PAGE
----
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Carmel Irons Anderson

Carmel Anderson of Ketchikan combines painting and sculpture in her installations. Her work often focuses on the inner strength and wisdom of women.

    2017

  • Project Award
  • Visual Arts

‘The dress fell down’

An ace bandage has never looked so elegant. It clings loosely to the torso of a headless female manikin. It suggests an exhausted surrendering of a battle long-fought. It’s a piece called “Bound”, in artist Carmel Anderson’s last installation, “Unheard Voices | Unheard Wisdom.” The bandage is soiled, blackened in parts, and paired with a floor-length rumpled violet skirt. The ensemble is delicately eerie, like you stumbled upon a secret scene you’re not supposed to see but cannot stop watching.

The subject of that installation was domestic violence and sexual assault, and the soft delicacy of her pieces is not an accident. “I often make them look beautiful because I want to give them respect, to these survivors, because I feel like they deserve dignity,” Anderson explained.

Her voice is soft, calm and powerful. She’s a woman of books, intimate chats with her daughters, and piles of afghans. She thinks interest in self-help books would decline if people spent more time listening to elders. It is hard to imagine her livid. It is also hard to imagine misbehaving around her. Not out of fear, but because her presence encourages one’s best self, a subject she has actively explored over the last few years.

“I see women who went through some hardships in life, and some went on to live beautiful lives and some were very angry,” Anderson said. “Some of what I saw was choice, but I also saw unhealed wounds.”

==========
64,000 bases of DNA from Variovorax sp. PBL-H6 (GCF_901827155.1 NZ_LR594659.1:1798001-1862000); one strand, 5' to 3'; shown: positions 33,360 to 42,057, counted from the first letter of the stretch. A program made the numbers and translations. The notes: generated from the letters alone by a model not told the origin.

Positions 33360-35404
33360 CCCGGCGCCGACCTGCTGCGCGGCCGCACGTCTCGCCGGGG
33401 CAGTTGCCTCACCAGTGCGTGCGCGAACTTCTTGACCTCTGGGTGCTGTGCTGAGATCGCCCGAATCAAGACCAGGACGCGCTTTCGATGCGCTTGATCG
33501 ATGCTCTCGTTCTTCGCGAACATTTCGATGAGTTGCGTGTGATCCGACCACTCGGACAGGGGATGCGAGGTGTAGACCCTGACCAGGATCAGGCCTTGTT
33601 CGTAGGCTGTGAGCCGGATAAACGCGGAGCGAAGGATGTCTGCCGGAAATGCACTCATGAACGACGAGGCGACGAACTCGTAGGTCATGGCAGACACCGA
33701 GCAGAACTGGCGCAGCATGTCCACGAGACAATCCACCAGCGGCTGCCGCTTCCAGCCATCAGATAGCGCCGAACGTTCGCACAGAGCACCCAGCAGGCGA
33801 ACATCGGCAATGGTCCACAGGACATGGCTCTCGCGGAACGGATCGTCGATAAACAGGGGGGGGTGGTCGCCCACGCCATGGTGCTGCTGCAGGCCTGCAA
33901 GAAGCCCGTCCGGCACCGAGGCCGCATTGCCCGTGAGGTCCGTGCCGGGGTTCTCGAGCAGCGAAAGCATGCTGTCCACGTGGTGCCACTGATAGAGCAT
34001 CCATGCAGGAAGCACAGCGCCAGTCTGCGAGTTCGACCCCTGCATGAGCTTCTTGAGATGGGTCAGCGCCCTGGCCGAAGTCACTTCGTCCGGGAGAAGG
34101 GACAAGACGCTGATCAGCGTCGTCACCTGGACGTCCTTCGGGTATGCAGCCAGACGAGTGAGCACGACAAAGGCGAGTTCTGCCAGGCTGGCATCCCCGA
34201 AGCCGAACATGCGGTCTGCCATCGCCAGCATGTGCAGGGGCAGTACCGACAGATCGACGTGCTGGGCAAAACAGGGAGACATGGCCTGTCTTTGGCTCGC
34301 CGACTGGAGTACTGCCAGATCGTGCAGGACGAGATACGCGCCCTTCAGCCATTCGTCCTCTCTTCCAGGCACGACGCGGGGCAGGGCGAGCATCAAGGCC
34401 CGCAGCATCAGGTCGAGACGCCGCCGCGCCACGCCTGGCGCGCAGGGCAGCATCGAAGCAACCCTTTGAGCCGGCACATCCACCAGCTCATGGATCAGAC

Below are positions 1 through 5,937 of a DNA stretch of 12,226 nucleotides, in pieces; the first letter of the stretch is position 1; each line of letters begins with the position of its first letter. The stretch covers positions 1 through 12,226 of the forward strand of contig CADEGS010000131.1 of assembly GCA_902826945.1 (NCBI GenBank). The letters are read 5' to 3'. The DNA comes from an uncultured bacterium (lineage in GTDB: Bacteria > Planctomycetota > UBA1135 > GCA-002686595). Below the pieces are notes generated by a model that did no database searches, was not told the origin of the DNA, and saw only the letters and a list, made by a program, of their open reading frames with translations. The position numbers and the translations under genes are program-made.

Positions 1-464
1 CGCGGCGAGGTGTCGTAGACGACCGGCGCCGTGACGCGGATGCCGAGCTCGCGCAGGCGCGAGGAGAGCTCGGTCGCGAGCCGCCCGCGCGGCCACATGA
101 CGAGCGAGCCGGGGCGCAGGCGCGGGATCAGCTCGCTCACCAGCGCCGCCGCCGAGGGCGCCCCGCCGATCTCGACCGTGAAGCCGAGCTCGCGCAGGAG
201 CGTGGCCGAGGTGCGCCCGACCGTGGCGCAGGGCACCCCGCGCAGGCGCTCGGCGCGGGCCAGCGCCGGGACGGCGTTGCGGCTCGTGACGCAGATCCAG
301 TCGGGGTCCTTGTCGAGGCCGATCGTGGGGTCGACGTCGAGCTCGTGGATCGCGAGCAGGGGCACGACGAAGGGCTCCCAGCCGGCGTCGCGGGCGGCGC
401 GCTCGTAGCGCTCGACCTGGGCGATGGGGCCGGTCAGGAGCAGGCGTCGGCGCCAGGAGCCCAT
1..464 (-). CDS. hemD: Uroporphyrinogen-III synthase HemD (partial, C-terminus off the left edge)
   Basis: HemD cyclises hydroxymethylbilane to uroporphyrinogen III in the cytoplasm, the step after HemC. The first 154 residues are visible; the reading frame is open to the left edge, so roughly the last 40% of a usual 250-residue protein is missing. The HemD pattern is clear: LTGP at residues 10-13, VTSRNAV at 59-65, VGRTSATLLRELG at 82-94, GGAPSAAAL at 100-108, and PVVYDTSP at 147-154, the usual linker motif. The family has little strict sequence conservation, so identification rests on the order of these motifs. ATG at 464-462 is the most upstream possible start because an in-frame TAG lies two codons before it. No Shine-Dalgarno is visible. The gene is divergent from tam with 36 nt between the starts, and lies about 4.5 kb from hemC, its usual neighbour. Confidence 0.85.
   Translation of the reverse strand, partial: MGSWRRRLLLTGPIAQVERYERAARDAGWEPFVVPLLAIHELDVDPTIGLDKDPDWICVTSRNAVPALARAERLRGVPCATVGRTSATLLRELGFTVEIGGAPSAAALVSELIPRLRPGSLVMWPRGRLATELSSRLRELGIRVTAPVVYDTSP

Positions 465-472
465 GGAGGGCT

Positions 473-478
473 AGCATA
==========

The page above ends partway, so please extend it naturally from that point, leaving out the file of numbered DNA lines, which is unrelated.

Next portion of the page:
If these wounds and other difficult subjects were acknowledged, it could set the stage for leading one’s best life. And Anderson, who is a strong believer in unique assets, that we all have gifts, says her purpose is to use her work to bring a voice to the wounded, to take on difficult subjects, through conversation, awareness and deconstructing assumptions.

Another concept Anderson thinks about is the spectrum of behavior of which we’re all capable. The notion that everyone has the potential for real greatness, or the ability to cause harm, and recognizing these abilities in oneself can unlock compassion.

“I think it scares people to know they can have evil in them. It makes me nervous when there are people that think they’re above doing anything wrong or bad. Some people have harder choices.”

One’s environment and collection of life experiences can help promote or suppress various behaviors.

“Those blessed with nice families and a safe upbringing can overlook that other people face incredible odds or challenges.” Amazing people come from hardship, she said.

Anderson’s installation work combines sculpture and painting with her experience as a former New York fashion designer. She likes that while there’s intention in each creation, there isn’t one strict and particular narrative conveyed by each piece.

“Every viewer goes up to art with a whole different history and experience. Everyone can take something different away from the art. I think art can reach people where logic and reason can’t.”

Her piece “Bound,” with the ace bandage, exemplifies this. It even defied Anderson’s intention. She deliberately bound the torso’s arms tightly together, but when she stepped back, the fingers were barely touching, and as she watched, the wrapping came undone, leaving one end hanging.

“I just shuddered because I knew that’s what the piece was supposed to be.”

Her piece “Controlled” is another example. It consists of two hands supporting strings below which a sheer, translucent, off-white long robe or collared dress is hung. Upon first assembly it looked playful, like a marionette, which wasn’t Anderson’s objective.

“And then it just fell. The dress fell down. I had it loosely tied up and it just slid to the floor. Installation work has a greater power in that some of the pieces I really believe create themselves.”

Amanda Compton is a freelance writer and audio producer from Southcentral living in Juneau. She received an Individual Artist Award in 2014.

Image credits - Gallery images 1-2 courtesy of the artist, image 3 by Amanda T. K. Compton, image 4 courtesy of the artist, image 5 by Amanda T. K. Compton, image 6 courtesy of the artist. Artist portrait courtesy of the artist. Writer portrait courtesy of the writer.